COVID-19 cases in prison system rise as family mourns first correctional officer to die from the illness

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INDIANAPOLIS, Ind. — This week employees with the Indiana Department of Correction are mourning the loss of the first correctional officer to die as a result of COVID-19.

At the same time, the number of positive cases inside the state prison system continues to rise.

So far, 148 DOC employees have tested positive, resulting in two deaths.

The victims include a staff member at Indiana Woman’s Prison as well as a 67-year-old guard at Wabash Valley identified as Gary Weinke.

After the death, a procession of cars drove past the home of Gary’s wife Naomi Weinke.

“You know Gary is going to be missed dearly.  He was loved by many,” said Fred Littlejohn, acting warden at Wabash Valley Correctional. “You know it leaves a void within all of us.”

Littlejohn says Gary worked at the facility for 13 years.

“A lot of people would describe Gary as a ‘tell-it-like-it-is kind of guy,’ but he always did it with a gentle heart,” said Littlejohn.

Gary and his wife would often host cookouts for his coworkers.

“We are a pretty tight-knit group.  Everybody has each others backs.  We get to know them personally and professionally.  We spend more time with them than our families working 12-hour shifts,” said Littlejohn.  “We’re a family here and he was one of the family leaders that we had.”

“The DOC is in a real bind and they understand that,” said ACLU legal director Ken Falk.

In addition to the DOC employees like Gary, 321 offenders statewide have tested positive for COVID-19, with 6 presumed and confirmed deaths.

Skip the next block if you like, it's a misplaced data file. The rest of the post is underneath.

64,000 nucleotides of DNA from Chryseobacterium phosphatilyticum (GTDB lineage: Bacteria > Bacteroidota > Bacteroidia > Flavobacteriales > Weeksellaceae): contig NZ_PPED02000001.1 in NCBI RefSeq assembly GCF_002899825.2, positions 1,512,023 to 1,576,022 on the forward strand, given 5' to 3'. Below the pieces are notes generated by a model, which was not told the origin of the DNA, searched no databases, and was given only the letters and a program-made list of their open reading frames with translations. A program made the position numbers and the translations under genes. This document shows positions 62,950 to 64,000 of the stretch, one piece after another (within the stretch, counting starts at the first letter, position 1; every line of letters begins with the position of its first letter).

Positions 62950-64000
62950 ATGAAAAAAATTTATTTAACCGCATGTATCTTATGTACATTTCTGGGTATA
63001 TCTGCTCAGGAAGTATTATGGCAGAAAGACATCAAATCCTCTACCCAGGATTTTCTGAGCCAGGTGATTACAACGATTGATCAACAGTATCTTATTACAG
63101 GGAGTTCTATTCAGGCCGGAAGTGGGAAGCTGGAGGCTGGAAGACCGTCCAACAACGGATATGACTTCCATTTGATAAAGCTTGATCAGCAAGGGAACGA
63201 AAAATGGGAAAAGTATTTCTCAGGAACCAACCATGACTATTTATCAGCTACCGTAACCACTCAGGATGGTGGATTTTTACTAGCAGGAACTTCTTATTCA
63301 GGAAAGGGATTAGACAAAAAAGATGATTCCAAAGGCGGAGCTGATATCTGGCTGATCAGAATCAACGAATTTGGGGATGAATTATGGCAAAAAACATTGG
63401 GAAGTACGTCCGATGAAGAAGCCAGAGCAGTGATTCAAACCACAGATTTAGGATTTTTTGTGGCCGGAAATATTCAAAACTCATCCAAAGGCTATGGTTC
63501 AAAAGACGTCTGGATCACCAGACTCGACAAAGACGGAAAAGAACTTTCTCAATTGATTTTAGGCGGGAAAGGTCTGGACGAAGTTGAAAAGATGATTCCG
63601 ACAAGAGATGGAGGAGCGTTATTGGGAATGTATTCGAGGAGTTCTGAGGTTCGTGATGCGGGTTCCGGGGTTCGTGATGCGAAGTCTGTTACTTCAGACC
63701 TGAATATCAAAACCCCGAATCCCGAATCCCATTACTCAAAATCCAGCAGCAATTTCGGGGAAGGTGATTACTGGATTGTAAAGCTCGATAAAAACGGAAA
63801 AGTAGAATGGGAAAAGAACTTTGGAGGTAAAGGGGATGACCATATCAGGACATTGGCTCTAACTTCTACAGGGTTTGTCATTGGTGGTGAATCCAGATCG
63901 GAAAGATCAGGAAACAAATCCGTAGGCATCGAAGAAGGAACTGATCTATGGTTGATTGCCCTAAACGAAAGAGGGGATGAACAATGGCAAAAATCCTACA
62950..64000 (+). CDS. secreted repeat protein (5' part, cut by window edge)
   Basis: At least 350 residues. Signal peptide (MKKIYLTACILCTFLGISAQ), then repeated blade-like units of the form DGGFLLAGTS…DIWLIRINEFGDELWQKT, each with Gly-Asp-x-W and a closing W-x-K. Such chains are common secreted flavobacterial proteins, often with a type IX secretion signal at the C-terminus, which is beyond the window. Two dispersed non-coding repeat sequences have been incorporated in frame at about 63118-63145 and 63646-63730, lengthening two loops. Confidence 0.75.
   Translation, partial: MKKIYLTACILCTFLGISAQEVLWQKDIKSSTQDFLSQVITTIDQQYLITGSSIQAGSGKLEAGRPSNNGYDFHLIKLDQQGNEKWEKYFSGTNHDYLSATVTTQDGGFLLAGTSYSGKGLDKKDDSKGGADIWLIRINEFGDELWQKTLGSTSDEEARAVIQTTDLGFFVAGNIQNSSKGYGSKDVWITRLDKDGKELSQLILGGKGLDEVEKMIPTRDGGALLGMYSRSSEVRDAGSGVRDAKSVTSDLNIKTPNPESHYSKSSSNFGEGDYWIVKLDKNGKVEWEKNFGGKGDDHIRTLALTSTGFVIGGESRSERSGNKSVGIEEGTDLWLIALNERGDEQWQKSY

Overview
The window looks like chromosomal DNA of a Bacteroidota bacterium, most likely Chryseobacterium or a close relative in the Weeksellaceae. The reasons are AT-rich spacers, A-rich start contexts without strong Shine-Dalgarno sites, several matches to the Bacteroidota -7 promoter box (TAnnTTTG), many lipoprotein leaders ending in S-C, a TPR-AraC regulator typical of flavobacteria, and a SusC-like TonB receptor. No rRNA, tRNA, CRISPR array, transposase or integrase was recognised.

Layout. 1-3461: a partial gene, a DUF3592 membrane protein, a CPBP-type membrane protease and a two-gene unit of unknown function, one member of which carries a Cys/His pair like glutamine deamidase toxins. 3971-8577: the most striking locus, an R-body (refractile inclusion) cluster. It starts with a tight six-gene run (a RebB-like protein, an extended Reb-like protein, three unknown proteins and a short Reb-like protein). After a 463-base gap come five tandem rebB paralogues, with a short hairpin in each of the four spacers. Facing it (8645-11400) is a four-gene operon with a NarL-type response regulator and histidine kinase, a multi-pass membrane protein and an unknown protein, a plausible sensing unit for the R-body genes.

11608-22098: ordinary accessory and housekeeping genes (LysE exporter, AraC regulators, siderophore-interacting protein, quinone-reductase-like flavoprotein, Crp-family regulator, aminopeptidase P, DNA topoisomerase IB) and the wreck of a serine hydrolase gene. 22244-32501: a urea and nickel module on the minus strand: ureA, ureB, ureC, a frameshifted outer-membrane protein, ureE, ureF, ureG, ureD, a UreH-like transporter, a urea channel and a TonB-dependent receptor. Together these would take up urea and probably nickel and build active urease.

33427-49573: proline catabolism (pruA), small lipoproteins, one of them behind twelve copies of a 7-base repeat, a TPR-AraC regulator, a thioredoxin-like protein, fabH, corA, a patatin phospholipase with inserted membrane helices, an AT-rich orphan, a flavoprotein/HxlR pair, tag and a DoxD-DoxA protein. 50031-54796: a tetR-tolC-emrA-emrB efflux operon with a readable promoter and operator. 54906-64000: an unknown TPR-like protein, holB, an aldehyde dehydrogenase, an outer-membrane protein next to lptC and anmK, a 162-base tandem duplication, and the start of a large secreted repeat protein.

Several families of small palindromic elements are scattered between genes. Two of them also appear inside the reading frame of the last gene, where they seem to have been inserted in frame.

Falk argues the DOC needs to do more to protect guards and inmates alike.

“The key I think is looking for ways to release people, if only temporarily, out of the prison system to reduce the population,” said Falk.

A plan drawn up by the DOC details increased monitoring and sanitation inside of prisons, as well as isolation of offenders who show symptoms of illness.

Despite losing one of his guards, the warden at Wabash maintains they’re doing everything they can to protect everyone in their care.

“You know when you talk about the virus, it has no boundaries and it reaches you everywhere.  We’ve been taking it serious from the beginning,” said Littlejohn.

The ACLU believes the a lack of testing in prisons is keeping the positive numbers lower than they actually are.

DOC officials made clear during the governor’s daily update on Monday they do not plan to test every inmate.

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